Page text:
Skyroot founders Pawan Kumar Chandana (left) and Naga Bharath Daka L
ow Earth orbit satellites are all the rage, with tens of thousands being planned for launch by private businesses as well as governments around the world, especially the US.
One Indian space rocket startup is looking at this opportunity to put its own business into a new orbit never seen before by any private space company in the country. Skyroot Aerospace made a small bit of Indian space startup history, when it announced $51 million in funding from Singapore’s GIC (Government Investment Corporation) earlier this month.
As part of the investment, Mayank Rawat, managing director of GIC India Direct Investment Group, will join Skyroot’s Board.
That’s the biggest funding, by far, raised by any Indian space startup. Satellite maker Pixxel, also in Bengaluru, had raised $28 million in a round in 2021 and an undisclosed amount in August this year, according to private markets intelligence provider Tracxn. In March, Economic Times reported that Pixxel raised $25 million from Canadian firm Radical Ventures.
At Skyroot, the money will allow founders Pawan Kumar Chandana and Naga Bharath Daka —and their team of 200—commercialise their first rocket Vikram I, next year, increase the frequency of launches, and then accelerate the development of two heavier rockets in this series Vikram II and III.
Chandana and Daka, both former Isro scientists, started Skyroot only in 2018, and they have already completed a full ground test of all the stages of Vikram I. A technology demonstrator launch is likely to happen this year itself.
“This round puts us in a trajectory of hyper-growth by funding all of our initial launches, and enables building infrastructure to meet high launch cadence required by our satellite customers,” Chandana said.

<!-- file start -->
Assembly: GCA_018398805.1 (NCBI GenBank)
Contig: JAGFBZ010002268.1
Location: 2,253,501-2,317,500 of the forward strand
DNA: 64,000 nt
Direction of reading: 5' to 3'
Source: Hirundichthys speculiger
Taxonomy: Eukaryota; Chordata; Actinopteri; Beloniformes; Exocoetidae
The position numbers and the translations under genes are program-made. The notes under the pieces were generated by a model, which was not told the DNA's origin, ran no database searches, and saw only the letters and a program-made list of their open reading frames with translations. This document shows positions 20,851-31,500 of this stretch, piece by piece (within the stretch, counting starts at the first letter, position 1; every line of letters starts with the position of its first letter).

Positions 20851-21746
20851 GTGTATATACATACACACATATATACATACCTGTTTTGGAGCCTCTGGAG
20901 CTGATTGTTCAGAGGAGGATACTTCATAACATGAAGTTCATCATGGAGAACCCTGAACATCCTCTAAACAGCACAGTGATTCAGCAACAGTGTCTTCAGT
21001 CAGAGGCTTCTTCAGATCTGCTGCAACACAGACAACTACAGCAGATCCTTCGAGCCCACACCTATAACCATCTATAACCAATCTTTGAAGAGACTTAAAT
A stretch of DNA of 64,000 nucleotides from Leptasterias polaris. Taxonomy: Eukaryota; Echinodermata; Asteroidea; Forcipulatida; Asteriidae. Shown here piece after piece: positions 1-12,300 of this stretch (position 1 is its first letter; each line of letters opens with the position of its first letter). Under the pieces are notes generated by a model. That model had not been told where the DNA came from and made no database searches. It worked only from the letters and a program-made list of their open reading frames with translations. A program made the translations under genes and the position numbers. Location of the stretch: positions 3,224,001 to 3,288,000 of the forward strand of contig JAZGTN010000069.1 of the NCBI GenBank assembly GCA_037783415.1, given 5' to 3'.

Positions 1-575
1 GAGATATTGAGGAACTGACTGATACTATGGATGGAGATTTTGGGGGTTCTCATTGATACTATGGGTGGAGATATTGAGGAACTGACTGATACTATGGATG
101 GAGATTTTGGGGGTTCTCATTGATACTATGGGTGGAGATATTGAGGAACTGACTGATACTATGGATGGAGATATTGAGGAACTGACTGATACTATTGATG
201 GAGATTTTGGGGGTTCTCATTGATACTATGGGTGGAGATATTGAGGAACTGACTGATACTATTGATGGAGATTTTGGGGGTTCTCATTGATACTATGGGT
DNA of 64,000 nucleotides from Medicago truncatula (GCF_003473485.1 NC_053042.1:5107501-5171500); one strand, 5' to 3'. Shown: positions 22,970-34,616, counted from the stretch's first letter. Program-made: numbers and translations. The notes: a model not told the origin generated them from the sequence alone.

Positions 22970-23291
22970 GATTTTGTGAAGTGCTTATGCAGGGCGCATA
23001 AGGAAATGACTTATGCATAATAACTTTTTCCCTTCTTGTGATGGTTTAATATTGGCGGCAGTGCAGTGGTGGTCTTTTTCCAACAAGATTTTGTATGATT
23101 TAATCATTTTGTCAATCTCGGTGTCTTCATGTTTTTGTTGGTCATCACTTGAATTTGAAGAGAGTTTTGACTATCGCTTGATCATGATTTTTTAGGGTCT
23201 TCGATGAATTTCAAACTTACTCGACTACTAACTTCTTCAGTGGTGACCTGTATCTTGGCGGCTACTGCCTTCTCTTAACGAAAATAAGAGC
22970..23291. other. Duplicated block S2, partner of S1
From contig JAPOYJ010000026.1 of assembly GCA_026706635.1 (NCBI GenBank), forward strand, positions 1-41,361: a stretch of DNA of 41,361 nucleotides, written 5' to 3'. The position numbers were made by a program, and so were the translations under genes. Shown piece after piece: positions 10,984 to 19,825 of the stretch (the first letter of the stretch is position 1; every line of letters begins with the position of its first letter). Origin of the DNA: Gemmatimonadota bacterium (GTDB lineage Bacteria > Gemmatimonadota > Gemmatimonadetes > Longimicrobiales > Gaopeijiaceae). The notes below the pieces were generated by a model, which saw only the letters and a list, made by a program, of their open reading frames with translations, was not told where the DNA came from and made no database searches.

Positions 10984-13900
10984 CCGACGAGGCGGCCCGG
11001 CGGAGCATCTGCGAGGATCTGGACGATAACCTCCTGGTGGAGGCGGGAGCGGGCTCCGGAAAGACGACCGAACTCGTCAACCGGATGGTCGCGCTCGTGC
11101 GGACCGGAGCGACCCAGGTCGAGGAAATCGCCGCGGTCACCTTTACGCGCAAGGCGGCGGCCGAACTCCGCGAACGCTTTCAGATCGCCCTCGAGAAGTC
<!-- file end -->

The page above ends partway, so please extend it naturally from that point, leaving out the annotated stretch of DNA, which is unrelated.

“Our goal is to become the best-in-class launch services provider and go-to destination for affordable and reliable small satellite launches,” he added.
For now, it still takes 4-6 months for Skyroot to put together one rocket. Over time, the aim is to be able to offer one launch every month to customers and eventually one every week.
Chandana also adds: “One launch every day is highly aspirational, but we believe it is possible.”
The Hyderabad-based company has validated all three propulsion technologies in its first space launch vehicle, and completed a full duration test of one of the rocket stages in May.
“We have started booking payload slots for our upcoming launches,” Daka said.
Skyroot’s Vikram series of rockets are built with all-carbon-fibre structures, and can launch up to 800 kg of payloads to Low Earth Orbits (LEO).
The growing popularity of low earth orbit satellites is because launch costs are lower for this orbit than for geosynchronous or medium-earth orbits, giving more companies and nations access to space, and LEO can also accommodate smaller, cheaper spacecraft, consultancy McKinsey notes.Also read: Indian space startups ready for take off in 2022